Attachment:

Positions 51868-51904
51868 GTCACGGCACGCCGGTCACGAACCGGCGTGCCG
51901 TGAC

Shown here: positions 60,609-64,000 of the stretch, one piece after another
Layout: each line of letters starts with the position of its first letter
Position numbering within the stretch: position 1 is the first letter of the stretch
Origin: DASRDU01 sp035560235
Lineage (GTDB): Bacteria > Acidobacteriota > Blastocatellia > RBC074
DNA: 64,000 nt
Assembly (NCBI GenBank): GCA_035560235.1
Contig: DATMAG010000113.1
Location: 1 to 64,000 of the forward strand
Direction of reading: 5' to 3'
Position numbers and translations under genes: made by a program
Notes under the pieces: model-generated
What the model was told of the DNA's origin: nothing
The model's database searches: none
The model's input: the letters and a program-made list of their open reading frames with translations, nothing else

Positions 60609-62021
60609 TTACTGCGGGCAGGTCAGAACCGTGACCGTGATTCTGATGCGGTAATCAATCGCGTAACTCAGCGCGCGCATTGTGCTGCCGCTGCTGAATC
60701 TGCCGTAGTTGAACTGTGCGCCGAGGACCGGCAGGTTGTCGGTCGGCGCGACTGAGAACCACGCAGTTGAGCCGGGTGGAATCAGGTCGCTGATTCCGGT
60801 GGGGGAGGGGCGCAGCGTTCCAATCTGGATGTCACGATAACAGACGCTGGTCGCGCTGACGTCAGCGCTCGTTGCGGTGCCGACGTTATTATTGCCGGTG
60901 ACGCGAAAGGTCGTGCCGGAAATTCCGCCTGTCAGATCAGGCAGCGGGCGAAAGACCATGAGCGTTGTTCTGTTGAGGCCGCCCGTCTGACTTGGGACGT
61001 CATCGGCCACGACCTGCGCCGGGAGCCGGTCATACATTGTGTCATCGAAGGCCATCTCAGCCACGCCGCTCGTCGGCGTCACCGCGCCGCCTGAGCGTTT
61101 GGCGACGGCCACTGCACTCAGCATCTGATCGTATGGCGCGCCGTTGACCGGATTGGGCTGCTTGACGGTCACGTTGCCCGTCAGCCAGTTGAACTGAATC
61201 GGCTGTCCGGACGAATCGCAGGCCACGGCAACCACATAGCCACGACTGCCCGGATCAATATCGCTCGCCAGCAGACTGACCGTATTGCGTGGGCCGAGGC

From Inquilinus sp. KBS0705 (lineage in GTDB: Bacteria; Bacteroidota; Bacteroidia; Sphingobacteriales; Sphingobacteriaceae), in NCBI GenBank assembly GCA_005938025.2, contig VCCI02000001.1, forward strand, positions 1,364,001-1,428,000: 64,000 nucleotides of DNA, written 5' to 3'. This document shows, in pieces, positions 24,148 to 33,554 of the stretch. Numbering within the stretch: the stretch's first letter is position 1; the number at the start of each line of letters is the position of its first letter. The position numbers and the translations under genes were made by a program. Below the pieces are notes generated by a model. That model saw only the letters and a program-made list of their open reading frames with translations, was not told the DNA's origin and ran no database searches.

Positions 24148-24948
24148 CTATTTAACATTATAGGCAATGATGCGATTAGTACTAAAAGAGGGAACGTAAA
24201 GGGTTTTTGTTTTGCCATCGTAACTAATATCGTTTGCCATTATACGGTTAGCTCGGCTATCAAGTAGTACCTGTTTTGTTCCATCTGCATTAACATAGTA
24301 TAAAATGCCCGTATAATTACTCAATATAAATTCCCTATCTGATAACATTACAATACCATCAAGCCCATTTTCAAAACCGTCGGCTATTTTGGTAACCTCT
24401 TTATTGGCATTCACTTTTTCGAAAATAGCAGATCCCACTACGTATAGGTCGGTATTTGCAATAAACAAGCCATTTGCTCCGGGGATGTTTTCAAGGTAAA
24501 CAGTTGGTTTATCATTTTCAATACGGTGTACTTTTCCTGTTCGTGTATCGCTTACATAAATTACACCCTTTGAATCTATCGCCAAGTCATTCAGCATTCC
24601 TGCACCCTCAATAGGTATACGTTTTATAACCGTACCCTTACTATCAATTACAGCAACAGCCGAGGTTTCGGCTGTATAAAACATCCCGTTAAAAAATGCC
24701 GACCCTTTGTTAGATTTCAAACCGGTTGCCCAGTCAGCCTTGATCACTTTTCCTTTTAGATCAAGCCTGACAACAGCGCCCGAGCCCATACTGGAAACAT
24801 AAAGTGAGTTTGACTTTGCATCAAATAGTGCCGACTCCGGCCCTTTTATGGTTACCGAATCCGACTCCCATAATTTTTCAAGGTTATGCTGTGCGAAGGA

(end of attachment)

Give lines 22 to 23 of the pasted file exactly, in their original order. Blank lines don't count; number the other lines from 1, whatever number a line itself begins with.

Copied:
60801 GGGGGAGGGGCGCAGCGTTCCAATCTGGATGTCACGATAACAGACGCTGGTCGCGCTGACGTCAGCGCTCGTTGCGGTGCCGACGTTATTATTGCCGGTG
60901 ACGCGAAAGGTCGTGCCGGAAATTCCGCCTGTCAGATCAGGCAGCGGGCGAAAGACCATGAGCGTTGTTCTGTTGAGGCCGCCCGTCTGACTTGGGACGT